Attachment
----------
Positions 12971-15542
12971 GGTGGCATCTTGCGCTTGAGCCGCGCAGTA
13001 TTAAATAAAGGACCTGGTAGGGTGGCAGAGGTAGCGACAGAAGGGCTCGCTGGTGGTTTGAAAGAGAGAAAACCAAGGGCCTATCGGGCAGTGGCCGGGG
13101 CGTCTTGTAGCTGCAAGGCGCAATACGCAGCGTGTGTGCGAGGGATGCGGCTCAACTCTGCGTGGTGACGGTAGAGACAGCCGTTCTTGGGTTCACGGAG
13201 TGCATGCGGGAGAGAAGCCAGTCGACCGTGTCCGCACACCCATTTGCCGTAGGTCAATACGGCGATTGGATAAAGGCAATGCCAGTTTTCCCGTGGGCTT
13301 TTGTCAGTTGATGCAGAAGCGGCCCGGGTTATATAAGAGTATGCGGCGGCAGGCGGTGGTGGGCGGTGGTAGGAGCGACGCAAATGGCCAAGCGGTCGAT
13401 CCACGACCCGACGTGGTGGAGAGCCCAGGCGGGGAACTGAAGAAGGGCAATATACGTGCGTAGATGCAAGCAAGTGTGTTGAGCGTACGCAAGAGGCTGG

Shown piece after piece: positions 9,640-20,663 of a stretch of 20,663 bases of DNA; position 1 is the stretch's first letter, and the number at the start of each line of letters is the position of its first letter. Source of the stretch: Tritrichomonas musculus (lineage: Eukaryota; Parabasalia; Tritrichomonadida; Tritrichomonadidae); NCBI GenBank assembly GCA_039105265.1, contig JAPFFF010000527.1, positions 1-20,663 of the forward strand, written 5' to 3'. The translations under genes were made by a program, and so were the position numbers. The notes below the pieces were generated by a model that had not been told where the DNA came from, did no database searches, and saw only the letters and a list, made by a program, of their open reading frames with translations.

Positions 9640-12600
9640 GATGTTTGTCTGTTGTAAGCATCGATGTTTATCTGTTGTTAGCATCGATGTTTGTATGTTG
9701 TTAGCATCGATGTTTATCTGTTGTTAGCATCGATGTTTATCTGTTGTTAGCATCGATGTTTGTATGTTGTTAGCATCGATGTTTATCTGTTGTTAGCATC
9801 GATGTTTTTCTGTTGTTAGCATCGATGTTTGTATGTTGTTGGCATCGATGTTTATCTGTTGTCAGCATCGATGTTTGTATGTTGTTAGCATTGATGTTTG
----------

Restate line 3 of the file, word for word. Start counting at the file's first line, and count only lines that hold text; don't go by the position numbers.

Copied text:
13001 TTAAATAAAGGACCTGGTAGGGTGGCAGAGGTAGCGACAGAAGGGCTCGCTGGTGGTTTGAAAGAGAGAAAACCAAGGGCCTATCGGGCAGTGGCCGGGG